Are There Any Master’s in Educational or Clinical Psychology Programs Without GRE?
Some programs in clinical psychology and educational psychology don’t require a GRE. The number of these programs is growing every year, though.
As you search for a graduate program in one of these fields, you will find that program information pages on school websites list the specific admissions requirements. That’s where you’ll find details regarding the GRE and if it’s required or not.
To help you begin your search, here are a few master’s programs that do not require the GRE:
- ‘M.A. in Psychology, Online Teaching and Learning Concentration’ from the Chicago School of Professional Psychology
- ‘M.S. in Educational Psychology’ from Walden University
- ‘M.A. in Clinical Psychology’ from Pepperdine University
- ‘M.S. in Counseling / Clinical Mental Health Counseling’ from the University of Phoenix
Are Online Degrees in Psychology Respectable?
In short, yes! Online programs are typically mirror images of on-campus programs. You will study the same concepts, read the same texts, and have the same professors as on-campus students. In fact, the majority of schools don’t distinguish whether a degree was earned in person or online on the diploma.
The school you attend should be accredited to ensure you get a high-quality education (whether online or in person). Accreditation is a voluntary process in which colleges meet strict standards of academic excellence. Schools can be nationally accredited or regionally accredited, the latter of which is more difficult to get, and is therefore more respected.
When you search for online graduate degrees in psychology, look for each school’s accreditation. If the school is regionally accredited, the online program will be of very high quality.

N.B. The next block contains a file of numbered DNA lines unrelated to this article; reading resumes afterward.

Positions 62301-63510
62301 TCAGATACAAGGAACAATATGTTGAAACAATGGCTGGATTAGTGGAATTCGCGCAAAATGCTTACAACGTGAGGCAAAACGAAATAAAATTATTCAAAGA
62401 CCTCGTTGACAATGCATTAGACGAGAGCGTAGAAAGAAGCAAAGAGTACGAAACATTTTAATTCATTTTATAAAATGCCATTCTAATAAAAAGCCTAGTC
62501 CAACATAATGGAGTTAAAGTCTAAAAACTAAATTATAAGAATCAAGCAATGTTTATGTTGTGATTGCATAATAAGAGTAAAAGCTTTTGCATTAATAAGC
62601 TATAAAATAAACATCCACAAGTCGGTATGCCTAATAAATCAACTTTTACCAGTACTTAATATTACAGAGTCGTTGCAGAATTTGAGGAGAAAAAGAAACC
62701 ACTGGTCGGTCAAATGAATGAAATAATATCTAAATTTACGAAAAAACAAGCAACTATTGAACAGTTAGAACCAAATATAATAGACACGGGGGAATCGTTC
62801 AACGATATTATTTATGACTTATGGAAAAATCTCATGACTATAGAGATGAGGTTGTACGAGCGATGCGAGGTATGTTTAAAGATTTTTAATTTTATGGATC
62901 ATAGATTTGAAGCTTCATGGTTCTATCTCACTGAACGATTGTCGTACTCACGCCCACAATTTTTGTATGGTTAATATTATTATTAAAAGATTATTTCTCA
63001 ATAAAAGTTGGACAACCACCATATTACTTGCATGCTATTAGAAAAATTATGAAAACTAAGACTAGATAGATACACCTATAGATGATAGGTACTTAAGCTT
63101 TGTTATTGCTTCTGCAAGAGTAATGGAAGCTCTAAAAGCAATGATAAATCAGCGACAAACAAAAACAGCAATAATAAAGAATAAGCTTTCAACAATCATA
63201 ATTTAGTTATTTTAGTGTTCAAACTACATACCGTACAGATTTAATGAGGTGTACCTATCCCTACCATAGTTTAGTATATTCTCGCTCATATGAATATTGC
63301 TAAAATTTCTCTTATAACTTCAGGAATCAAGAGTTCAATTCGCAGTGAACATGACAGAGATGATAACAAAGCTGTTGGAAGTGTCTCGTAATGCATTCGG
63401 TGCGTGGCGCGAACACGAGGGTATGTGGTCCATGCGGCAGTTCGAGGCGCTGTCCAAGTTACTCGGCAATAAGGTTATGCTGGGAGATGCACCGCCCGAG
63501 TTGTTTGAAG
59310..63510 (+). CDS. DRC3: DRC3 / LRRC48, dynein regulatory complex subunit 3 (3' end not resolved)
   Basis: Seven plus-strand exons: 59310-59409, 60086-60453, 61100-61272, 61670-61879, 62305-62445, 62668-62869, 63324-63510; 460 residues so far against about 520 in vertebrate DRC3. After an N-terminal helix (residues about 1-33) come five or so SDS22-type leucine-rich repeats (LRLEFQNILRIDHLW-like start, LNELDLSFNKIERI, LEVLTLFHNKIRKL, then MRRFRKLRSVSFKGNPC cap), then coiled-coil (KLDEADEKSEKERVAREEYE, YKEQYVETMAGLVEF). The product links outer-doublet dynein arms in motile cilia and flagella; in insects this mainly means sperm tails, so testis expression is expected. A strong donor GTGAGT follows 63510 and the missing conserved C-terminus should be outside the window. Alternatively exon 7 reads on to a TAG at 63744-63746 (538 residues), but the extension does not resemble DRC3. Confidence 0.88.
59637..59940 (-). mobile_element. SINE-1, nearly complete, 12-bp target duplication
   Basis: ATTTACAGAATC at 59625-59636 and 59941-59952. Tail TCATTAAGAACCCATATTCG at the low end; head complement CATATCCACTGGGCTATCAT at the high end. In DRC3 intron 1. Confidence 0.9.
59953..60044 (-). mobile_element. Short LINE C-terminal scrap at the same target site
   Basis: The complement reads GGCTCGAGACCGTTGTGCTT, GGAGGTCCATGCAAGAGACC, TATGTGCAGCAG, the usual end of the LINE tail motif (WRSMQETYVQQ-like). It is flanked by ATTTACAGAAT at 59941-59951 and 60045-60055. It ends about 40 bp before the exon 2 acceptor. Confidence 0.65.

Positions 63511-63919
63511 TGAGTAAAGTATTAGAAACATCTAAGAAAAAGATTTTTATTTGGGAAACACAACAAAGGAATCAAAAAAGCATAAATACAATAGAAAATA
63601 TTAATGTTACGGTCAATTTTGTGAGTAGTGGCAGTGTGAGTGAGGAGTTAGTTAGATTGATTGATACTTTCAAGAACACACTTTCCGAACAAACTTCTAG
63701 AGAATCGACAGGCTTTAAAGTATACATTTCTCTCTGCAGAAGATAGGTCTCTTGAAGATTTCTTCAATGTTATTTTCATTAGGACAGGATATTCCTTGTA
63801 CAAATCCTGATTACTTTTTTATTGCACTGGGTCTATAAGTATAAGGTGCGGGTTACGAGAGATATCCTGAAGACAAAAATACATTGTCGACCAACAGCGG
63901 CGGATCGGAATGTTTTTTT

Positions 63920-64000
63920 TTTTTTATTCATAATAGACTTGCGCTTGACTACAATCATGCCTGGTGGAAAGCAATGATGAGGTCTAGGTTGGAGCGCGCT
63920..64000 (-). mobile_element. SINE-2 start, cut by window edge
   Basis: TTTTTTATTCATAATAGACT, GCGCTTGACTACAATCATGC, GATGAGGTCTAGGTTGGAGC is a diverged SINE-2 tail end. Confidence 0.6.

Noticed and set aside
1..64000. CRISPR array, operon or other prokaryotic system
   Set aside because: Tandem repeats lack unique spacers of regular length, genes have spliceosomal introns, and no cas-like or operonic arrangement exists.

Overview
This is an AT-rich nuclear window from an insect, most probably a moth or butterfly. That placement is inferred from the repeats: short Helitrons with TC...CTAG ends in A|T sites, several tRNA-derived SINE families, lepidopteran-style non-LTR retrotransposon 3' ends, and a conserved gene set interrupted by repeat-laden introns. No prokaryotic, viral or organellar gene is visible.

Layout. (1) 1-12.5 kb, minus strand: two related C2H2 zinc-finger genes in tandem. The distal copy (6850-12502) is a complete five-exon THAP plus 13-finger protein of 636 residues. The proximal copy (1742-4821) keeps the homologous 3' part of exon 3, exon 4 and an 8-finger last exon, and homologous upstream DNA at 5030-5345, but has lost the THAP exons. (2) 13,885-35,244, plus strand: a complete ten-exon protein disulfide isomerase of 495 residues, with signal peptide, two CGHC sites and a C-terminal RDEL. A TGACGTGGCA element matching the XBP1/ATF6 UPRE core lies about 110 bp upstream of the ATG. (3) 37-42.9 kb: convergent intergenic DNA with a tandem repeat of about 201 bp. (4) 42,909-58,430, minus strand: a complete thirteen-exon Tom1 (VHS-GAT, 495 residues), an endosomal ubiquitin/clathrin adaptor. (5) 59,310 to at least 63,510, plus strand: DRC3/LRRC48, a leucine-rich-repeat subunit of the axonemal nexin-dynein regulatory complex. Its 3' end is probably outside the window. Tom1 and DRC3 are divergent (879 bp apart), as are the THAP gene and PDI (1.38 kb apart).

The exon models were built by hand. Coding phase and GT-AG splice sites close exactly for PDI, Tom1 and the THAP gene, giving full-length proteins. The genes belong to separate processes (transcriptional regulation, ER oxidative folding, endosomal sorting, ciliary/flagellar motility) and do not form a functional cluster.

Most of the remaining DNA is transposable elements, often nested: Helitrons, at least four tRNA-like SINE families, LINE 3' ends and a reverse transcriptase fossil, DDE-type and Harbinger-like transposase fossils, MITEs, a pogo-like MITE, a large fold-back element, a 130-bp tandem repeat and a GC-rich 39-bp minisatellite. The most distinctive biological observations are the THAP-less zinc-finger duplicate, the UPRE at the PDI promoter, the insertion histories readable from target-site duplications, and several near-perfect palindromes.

Are Psychology Degrees Without GRE Any Different Than Degrees With GRE?
Apart from differing requirements for the GRE, these programs really don’t have any differences. You will study the same topics, learn the same techniques, and develop the skills needed to apply those techniques whether the program you choose requires the GRE or not.
Not only is the course of study the same between these two types of programs, but the admissions process is often highly similar as well. Programs that require the GRE may also look at factors such as:
- Undergraduate GPA (usually 3.0 on a 4.0 scale, or higher)
- Letters of recommendation from undergraduate professors
- Relevant academic or research experience
- Personal statement or essay
In some cases, graduate psychology programs also require a personal interview with an admissions committee, which is usually comprised of faculty members from the psychology department.
However, the same requirements are often not found in non-GRE graduate programs.
Can You Skip Master’s in Psychology?
There are two ways to look at this question:
- Is a bachelor’s in psychology enough?
- Can you get a doctorate in psychology without first getting a master’s degree?
Regarding a bachelor’s degree, depending on your career goals, an undergraduate degree in psychology might be enough. For example, you might work as a probation officer, a substance abuse technician, or a psychiatric technician with a bachelor’s degree in this field. However, bachelor’s-level jobs tend to pay less than those requiring an advanced degree.
If you want to get a doctorate, but don’t already have a master’s degree, you might be able to skip your master’s degree. Some programs – not many, though – allow you to get your master’s degree as part of the doctoral program. In some cases, these programs are accelerated, meaning, you can complete both degrees faster than if you get them separately.
Ultimately, skipping a master’s degree requires that you do your due diligence. Determine what level of education you need for your career goals, then pursue a relevant degree to attain your goals.